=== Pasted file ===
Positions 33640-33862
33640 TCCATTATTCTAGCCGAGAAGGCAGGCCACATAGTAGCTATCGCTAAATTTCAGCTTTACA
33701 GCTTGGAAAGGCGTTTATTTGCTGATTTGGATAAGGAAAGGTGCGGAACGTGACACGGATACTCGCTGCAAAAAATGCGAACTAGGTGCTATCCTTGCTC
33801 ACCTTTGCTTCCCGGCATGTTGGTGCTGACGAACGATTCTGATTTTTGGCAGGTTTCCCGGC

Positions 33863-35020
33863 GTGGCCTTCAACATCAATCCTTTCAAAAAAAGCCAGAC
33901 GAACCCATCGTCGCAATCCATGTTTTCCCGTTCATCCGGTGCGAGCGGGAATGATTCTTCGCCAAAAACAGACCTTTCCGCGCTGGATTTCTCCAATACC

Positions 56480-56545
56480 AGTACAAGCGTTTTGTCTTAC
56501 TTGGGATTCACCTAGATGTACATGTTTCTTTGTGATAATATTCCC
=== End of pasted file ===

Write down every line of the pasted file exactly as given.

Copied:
Positions 33640-33862
33640 TCCATTATTCTAGCCGAGAAGGCAGGCCACATAGTAGCTATCGCTAAATTTCAGCTTTACA
33701 GCTTGGAAAGGCGTTTATTTGCTGATTTGGATAAGGAAAGGTGCGGAACGTGACACGGATACTCGCTGCAAAAAATGCGAACTAGGTGCTATCCTTGCTC
33801 ACCTTTGCTTCCCGGCATGTTGGTGCTGACGAACGATTCTGATTTTTGGCAGGTTTCCCGGC

Positions 33863-35020
33863 GTGGCCTTCAACATCAATCCTTTCAAAAAAAGCCAGAC
33901 GAACCCATCGTCGCAATCCATGTTTTCCCGTTCATCCGGTGCGAGCGGGAATGATTCTTCGCCAAAAACAGACCTTTCCGCGCTGGATTTCTCCAATACC

Positions 56480-56545
56480 AGTACAAGCGTTTTGTCTTAC
56501 TTGGGATTCACCTAGATGTACATGTTTCTTTGTGATAATATTCCC